Restoring livelihoods for the most vulnerable households impacted by the conflicts in Bangui
Decades of cyclical crises have plunged Central African Republic into a deep state of vulnerability, the country ranking second to last in the 2020 Human Development Index. This protracted insecurity and instability has seriously impacted the economy of the country, with unemployment rising up to 24.2% in 2016(1).
Bangui in 2018 | © Gwenn Dubourthoumieu for Première Urgence Internationale.
In particular, the capital of Central African Republic, Bangui, was the scene of violent conflicts that took place in December 2013, opposing two armed groups, of whom the so-called “Seleka”, who took over the power and committed exactions on the population, forcing most of them to flee massively towards other districts.
“At the end of 2013, with the entry of the Seleka, the massacres began. My grandson, hearing the shots, got scared. He tried to flee but hit the pot and burned himself badly. Everyone at the hospital had fled, so I took him home. We lasted 2 days and then we had to flee ourselves. I left everything behind; my house, bedding and my mechanical shredder. They took everything and so far my house remains occupied by armed groups.” informs Jean, a 68-year-old retired agronomist.
Although the political situation progressively stabilized in the following years, new clashes in April and May 2018 caused a security deterioration that had direct repercussions on the living conditions of the people, specifically those living in the 3rd district of Bangui. Houses and places of worships were burnt, robbed, looted. People were killed, kidnapped, raped.
It is in this particularly difficult context that Première Urgence Internationale, with support from the US Agency for International Aid (USAID) and its Bureau of Humanitarian Assistance, initiated a program to support the most vulnerable households affected by this crisis. The program aimed at empowering these fragile economic actors by helping them recover their activities, in order for them to improve their resilience towards the unstable context of the country. This initiative targeted the most vulnerable displaced people, as women and elderly persons.
“My eldest son was a doctor. He was the only one of my children to work and help me since my husband passed away 8 years ago. My son died on January 13 of this year, 3 months after being shot and wounded in a clash between selekas and anti-balakas in Buka, where he was the chief zone doctor. He left me 8 grandchildren, 5 boys and 3 girls. Following his death, with the costs of the funeral and 8 new grandchildren in my care, I lost all my capital. In addition, the war made trade more difficult, with many roads blocked”, explains Madeleine, widow and mother of 6 children
Strengthening the capacities of economic actors in Bangui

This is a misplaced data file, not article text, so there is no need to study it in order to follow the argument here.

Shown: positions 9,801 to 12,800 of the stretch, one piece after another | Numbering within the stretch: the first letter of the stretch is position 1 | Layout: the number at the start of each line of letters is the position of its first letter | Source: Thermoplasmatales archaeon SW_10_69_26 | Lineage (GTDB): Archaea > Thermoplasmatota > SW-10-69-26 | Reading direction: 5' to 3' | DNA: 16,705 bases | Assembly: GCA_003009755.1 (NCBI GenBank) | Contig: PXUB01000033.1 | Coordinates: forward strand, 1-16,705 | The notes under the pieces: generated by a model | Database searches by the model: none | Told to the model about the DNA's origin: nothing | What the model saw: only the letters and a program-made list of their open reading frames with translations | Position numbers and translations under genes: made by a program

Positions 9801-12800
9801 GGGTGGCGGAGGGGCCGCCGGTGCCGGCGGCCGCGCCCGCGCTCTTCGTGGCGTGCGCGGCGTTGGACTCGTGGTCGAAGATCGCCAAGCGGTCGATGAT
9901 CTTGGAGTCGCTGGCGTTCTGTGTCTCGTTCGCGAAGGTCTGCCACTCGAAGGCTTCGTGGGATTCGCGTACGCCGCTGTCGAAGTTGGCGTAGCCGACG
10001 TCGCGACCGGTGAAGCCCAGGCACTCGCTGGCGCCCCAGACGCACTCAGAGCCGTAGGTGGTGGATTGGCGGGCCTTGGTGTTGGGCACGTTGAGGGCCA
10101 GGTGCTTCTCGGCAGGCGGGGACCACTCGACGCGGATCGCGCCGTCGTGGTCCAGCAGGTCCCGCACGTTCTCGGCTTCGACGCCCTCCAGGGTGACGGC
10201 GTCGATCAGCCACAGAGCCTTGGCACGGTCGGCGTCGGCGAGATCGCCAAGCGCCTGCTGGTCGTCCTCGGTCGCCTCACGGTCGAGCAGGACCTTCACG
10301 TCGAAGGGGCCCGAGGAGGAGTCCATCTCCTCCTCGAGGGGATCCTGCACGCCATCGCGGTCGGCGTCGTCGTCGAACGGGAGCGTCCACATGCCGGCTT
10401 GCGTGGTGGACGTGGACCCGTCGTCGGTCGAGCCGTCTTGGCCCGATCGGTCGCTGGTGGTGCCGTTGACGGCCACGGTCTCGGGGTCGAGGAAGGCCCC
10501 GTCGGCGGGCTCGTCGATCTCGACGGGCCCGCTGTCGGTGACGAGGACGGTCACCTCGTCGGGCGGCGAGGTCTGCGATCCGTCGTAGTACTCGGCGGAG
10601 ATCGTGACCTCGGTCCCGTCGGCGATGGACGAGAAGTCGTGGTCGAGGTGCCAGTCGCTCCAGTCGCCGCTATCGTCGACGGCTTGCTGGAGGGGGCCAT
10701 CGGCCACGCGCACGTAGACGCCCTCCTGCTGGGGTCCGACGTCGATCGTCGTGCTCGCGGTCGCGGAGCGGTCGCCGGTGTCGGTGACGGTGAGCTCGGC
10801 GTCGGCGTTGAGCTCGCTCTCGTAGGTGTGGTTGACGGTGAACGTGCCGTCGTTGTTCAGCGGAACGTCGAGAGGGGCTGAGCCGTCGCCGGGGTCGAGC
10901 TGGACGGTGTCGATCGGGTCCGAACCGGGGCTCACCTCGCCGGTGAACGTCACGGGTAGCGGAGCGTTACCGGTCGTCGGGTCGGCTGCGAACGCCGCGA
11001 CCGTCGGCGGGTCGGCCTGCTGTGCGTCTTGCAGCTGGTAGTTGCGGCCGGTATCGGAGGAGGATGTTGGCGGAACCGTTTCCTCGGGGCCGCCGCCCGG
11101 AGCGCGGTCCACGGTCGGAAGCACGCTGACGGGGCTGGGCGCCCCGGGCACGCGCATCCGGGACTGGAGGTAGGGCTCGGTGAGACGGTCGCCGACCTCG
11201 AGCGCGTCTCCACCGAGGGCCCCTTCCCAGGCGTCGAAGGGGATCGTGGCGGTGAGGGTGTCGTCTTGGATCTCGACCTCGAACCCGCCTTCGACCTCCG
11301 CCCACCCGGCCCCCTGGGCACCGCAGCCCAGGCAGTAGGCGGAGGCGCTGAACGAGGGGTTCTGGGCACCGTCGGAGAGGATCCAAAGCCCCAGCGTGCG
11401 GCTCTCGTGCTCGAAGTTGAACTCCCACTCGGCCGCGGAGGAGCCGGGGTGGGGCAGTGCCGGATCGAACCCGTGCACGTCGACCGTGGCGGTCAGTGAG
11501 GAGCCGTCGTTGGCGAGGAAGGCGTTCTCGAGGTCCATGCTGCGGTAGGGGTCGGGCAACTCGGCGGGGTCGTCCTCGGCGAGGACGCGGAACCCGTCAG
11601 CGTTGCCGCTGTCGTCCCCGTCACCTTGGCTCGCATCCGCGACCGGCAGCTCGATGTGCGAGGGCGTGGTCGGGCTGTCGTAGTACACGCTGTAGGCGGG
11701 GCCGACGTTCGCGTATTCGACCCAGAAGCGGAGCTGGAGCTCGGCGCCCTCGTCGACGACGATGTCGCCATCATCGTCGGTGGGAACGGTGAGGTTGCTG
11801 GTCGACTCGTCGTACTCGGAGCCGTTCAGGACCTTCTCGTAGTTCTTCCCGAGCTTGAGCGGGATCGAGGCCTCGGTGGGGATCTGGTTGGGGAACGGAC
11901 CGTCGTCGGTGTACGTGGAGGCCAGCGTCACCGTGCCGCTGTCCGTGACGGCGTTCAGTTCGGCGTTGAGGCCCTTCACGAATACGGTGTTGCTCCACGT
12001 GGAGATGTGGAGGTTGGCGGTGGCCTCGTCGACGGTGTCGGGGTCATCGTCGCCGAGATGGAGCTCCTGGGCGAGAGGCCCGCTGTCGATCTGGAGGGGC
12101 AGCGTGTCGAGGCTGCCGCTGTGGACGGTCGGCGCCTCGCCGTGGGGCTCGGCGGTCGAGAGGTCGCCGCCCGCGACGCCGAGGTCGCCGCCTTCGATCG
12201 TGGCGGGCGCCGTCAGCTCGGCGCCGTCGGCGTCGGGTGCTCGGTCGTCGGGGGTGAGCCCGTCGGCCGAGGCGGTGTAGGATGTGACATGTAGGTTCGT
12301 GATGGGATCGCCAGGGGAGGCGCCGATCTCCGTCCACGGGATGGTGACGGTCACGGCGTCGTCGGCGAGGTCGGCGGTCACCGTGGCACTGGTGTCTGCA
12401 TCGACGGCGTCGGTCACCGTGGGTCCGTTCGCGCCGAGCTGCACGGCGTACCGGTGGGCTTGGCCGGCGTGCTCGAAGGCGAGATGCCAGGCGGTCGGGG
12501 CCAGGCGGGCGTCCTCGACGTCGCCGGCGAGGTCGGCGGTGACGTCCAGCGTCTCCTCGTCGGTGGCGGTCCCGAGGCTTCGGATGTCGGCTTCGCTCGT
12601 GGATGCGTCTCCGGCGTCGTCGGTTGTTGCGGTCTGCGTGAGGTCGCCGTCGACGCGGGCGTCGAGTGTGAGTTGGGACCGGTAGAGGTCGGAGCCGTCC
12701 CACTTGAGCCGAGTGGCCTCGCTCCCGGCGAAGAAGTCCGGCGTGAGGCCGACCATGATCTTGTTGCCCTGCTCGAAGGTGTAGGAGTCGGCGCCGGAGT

The program took place between September 2019 and April 2021, and implied cash distribution through mobile payments to the selected beneficiaries of the program. In addition to the financial support, designed to cover the needs for each type of business, Première Urgence Internationale organized dedicated training to strengthen the economic actors’ business management. Overall, the program enabled 550 people to restore their income-generative activities, subsequently improving their lives.
Portrait of Jean in the chicken coop he built with the help of Première Urgence Internationale | © Gwenn Dubourthoumieu for Première Urgence Internationale.
“Première Urgence Internationale came to the neighborhood and identified me as an internally displaced person. With their help, I was able to build a henhouse, buy chickens and feed them. I am now able to live thanks to this activity“, confides Jean.
This kind of program has proved to be all the more relevant and impactful with the COVID-19 pandemic that has severely harmed the socioeconomic situation of CAR population. Indeed, the sanitary crisis led to inflation of prices in the market, which was further aggravated by the post-electoral crisis that took place in December 2020 and January 2021. Nonetheless, the money perceived by the beneficiaries allowed them to face this economic crisis, with some of them who even developed strong coping mechanisms, such as diversifying their business activities.
Portrait of Madeleine with the soaps she makes with the help of the NGO Première Urgence Internationale | © Gwenn Dubourthoumieu for Première Urgence Internationale.
“Thanks to the money received from Première Urgence Internationale, I was able to reconstitute my capital, then make profits, which I immediately invested in the purchase of 30 chairs that I each rent 100 CFA francs for ceremonies, funerals, weddings, etc. On good days, I can rent my chairs 2 or 3 times in the same day, and earn 6,000 or 9,000 CFA francs2″,confides Madelaine.
Première Urgence Internationale has been working in the Central African Republic since 2007.
By making a donation to Première Urgence Internationale, you allow the teams to continue their actions on site while implementing new projects to help vulnerable populations.
(1)Organisation Internationale du Travail
(2)100 FCFA = 0.2 USD ; 6,000FCFA = 11 USD